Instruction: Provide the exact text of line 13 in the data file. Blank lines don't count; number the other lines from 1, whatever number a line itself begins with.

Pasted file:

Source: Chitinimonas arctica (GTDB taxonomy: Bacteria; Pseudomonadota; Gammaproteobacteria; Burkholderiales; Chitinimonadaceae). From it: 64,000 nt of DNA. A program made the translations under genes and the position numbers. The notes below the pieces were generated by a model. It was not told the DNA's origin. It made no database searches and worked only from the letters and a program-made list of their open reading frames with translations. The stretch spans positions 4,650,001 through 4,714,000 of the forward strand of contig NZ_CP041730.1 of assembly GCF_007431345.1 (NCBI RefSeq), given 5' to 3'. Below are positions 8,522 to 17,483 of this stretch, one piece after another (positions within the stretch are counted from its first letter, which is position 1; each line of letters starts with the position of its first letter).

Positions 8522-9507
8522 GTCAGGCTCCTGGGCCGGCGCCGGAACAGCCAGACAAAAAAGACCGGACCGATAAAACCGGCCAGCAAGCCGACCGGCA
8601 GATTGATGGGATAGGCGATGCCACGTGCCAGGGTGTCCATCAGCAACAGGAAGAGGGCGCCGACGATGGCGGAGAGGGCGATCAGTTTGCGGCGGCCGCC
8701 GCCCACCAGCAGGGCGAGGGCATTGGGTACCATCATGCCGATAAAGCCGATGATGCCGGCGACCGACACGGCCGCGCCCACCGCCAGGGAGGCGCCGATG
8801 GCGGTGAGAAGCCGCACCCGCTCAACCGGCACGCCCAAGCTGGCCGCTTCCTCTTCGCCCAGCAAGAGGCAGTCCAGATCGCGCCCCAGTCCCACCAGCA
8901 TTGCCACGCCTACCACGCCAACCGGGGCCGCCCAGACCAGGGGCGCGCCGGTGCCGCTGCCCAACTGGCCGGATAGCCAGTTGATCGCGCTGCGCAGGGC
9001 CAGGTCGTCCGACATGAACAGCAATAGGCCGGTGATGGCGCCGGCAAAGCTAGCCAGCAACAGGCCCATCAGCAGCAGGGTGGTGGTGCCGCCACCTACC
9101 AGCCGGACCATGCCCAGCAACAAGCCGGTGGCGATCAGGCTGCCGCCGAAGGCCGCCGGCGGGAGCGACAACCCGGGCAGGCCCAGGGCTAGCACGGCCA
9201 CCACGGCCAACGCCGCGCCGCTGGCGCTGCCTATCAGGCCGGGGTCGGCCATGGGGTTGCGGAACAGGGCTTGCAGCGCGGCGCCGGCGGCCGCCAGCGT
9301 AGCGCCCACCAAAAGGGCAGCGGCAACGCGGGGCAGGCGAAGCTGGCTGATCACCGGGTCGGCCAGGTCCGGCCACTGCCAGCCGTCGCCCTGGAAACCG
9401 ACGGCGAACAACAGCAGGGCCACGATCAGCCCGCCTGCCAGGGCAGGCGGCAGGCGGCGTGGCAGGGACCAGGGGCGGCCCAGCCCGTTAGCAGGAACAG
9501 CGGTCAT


9501 CGGTCAT